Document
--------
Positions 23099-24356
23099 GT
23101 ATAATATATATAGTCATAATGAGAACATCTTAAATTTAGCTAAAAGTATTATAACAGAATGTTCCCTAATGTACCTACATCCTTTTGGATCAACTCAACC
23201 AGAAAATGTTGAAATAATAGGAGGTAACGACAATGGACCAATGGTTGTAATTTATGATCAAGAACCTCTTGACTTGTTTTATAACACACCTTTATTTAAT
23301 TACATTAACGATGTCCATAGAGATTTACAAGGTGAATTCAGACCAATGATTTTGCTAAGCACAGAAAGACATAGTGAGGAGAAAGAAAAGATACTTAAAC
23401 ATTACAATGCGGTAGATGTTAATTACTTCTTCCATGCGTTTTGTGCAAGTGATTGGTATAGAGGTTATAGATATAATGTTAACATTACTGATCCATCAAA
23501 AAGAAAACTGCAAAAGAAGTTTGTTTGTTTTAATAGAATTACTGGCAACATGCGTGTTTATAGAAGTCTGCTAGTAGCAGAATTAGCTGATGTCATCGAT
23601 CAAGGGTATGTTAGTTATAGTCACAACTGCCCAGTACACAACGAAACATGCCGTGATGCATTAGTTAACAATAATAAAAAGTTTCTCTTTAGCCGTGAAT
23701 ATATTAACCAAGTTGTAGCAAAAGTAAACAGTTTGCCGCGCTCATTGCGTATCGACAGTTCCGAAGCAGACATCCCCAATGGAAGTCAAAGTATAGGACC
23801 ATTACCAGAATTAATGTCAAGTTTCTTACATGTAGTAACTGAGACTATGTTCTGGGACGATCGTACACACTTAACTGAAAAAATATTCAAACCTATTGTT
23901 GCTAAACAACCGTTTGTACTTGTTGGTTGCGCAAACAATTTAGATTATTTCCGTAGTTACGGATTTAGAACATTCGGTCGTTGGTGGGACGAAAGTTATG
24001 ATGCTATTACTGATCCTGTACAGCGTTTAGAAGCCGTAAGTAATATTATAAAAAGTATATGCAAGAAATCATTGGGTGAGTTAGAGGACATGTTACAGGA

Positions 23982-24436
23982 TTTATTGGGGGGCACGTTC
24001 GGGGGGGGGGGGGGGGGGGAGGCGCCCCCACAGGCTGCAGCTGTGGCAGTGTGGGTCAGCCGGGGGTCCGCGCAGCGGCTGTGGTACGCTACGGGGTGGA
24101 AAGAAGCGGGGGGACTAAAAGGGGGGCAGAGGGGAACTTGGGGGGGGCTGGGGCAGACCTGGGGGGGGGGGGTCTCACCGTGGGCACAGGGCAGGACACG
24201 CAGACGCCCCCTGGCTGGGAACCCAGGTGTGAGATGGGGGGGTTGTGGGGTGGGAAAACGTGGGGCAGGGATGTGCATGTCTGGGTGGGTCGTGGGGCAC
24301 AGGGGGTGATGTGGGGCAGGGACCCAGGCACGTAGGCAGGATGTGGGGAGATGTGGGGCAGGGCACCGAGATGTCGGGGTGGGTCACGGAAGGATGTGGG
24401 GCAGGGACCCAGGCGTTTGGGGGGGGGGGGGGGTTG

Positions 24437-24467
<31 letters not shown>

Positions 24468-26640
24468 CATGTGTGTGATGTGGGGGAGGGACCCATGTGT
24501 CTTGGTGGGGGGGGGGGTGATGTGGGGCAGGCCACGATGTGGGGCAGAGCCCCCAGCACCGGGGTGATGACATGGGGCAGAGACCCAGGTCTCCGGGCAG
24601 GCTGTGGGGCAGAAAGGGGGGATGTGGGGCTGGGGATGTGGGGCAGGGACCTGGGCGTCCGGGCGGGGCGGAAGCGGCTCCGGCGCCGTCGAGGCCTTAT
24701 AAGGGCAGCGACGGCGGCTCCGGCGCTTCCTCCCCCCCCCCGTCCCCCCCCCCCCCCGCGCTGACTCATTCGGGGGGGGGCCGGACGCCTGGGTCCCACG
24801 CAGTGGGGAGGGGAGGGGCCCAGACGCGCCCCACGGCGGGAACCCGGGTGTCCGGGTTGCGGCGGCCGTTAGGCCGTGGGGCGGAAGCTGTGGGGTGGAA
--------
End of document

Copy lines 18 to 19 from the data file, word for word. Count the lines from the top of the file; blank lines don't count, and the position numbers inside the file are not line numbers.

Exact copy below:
24301 AGGGGGTGATGTGGGGCAGGGACCCAGGCACGTAGGCAGGATGTGGGGAGATGTGGGGCAGGGCACCGAGATGTCGGGGTGGGTCACGGAAGGATGTGGG
24401 GCAGGGACCCAGGCGTTTGGGGGGGGGGGGGGGTTG